Proposed Title IX rule change would limit bans on transgender athletes playing in sports
The public will have 30 days to comment on the proposed rule change
WASHINGTON (Gray DC) - As public debate intensifies over transgender students participation in school sports, the U.S. Department of Education is proposing a rule change that would limit one-size-fits all bans based on gender identity. However, it promises schools ‘flexibility’ in developing policies. The announcement came Thursday, shortly after the Supreme Court allowed a 12-year-old transgender girl in West Virginia to continue competing on her female middle school’s sports teams as a lawsuit over a state ban continues.
The proposed rule change to Title IX reads: “If a recipient adopts or applies sex-related criteria that would limit or deny a student’s eligibility to participate on a male or female team consistent with their gender identity, such criteria must, for each sport, level of competition, and grade or education level: (i) be substantially related to the achievement of an important educational objective, and (ii) minimize harms to students whose opportunity to participate on a male or female team consistent with their gender identity would be limited or denied.”
Public feedback will be accepted on the proposal for 30 days after the proposed rule change is published on the Federal Register. The publication is expected in the next coming weeks. More information on the rule change can be found on the U.S. Department of Education’s website.
The U.S. Department of Education added “the proposed rule would provide schools with a framework for developing eligibility criteria that protects students from being denied equal athletic opportunity, while giving schools the flexibility to develop their own participation policies.”
“Every student should be able to have the full experience of attending school in America, including participating in athletics, free from discrimination. Being on a sports team is an important part of the school experience for students of all ages,” said U.S. Secretary of Education Miguel Cardona. “Beyond all the benefits to physical and mental health, playing on a team teaches students how to work hard, get along with others, believe in themselves, and build healthy habits that last a lifetime. Today’s proposed rule is designed to support Title IX’s protection for equal athletics opportunity. We welcome and encourage public comment on the proposed regulation and will continue working to ensure Title IX’s effective protection for all students.”
Title IX was signed into law nearly 50 years ago. Under the federal regulations, schools are required to provide equal athletic opportunities for students regardless of sex. The Department of Education believes the rule change would provide “much needed clarity for students, parents, and coaches” regarding Title IX. It said the rule change proposal was developed after conversations with many schools, students, parents, and coaches. The proposed rule would apply to institutions that receive federal funding, such as public K-12 schools, colleges, and universities.
The announcement comes as many states that wish to ban transgender athletes from school sports are already involved in legal battles regarding Title IX. On Friday, West Virginia Attorney General Patrick Morrisey said about the Biden administration’s new proposed rule change, “I will not stand idly by while this radical policy is implemented. My office will evaluate and pursue all legal options to block this scheme.”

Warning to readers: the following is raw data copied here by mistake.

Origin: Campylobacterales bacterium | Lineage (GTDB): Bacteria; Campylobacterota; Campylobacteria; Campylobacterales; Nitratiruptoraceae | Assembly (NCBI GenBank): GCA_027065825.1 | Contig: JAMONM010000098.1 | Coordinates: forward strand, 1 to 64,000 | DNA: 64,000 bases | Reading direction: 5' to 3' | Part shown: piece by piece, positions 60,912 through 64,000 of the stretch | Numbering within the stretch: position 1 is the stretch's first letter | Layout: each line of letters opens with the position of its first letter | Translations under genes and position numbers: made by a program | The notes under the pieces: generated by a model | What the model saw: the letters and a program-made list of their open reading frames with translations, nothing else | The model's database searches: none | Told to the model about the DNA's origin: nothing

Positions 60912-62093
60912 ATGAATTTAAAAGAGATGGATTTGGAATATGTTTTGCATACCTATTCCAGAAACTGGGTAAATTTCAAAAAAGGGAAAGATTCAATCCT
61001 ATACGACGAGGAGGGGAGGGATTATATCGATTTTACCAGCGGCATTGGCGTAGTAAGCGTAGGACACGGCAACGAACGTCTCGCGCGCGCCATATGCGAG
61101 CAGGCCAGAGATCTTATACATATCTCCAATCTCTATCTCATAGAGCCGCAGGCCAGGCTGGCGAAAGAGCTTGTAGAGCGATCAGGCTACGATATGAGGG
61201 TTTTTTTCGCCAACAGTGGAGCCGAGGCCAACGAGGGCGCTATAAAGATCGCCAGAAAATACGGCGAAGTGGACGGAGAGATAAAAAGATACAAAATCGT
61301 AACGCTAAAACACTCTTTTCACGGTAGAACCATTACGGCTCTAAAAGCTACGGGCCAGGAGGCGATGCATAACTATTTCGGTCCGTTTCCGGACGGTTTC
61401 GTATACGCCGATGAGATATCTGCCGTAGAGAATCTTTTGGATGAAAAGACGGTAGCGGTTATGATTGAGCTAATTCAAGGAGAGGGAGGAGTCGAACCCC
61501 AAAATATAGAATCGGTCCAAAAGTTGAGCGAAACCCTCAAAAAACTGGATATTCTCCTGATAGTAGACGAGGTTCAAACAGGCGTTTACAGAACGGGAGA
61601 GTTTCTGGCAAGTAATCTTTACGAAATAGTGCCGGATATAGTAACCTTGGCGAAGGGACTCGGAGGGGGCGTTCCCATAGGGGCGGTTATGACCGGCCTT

Paul Smith of Georgetown University Law Center said the Biden administration’s rule is a ‘middle of the road’ approach. When asked if this proposed rule could be upheld by the court amid a slew of legal challenges, he said “if you’re the Biden administration, finding a way to split the difference makes a lot of sense. Of course, that makes some activists unhappy because it doesn’t guarantee that transgender students can play on the team consistent with their gender identity in every case. And it also makes some other people unhappy who don’t think transgender (students) should be participating in school sports on teams consistent with their gender identity at all. So it’s a split the difference approach, but it’s done in a way that any time a school says, No, you can’t play on the girls softball team or whatever team it is, they have to be able to justify that as it is important to serve the interests of fairness to the other students competition.”
He added, the proposed rule continues to recognize that the goal of students joining sports teams, in many cases, is for them to simply get the benefit of participating and learning sportsmanship and teamwork.
“I think you can see this rule as an effort to try to cool things off a little bit. It doesn’t take a sharply pro transgender position or a sharply anti transgender position. It tries to be reasonable and say everything depends on context. So, you know, whether that will work or not is a political question, and I’m no more qualified than anybody else, but that’s certainly what they’re trying to do here. And, you know, that said, I think litigation over the rights of transgender youth is going to continue to mount, in part because we’re seeing, in addition to legislation about sports, an awful lot of state legislation addressing medical care for transgender minors, and whether or not the decisions of doctors and parents and the students themselves can be vetoed by state law,” Smith said.
In February 2023, the Department released resources for students, parents, coaches, and school communities to help them assess whether their athletic programs are fulfilling Title IX’s promise to women and girls.
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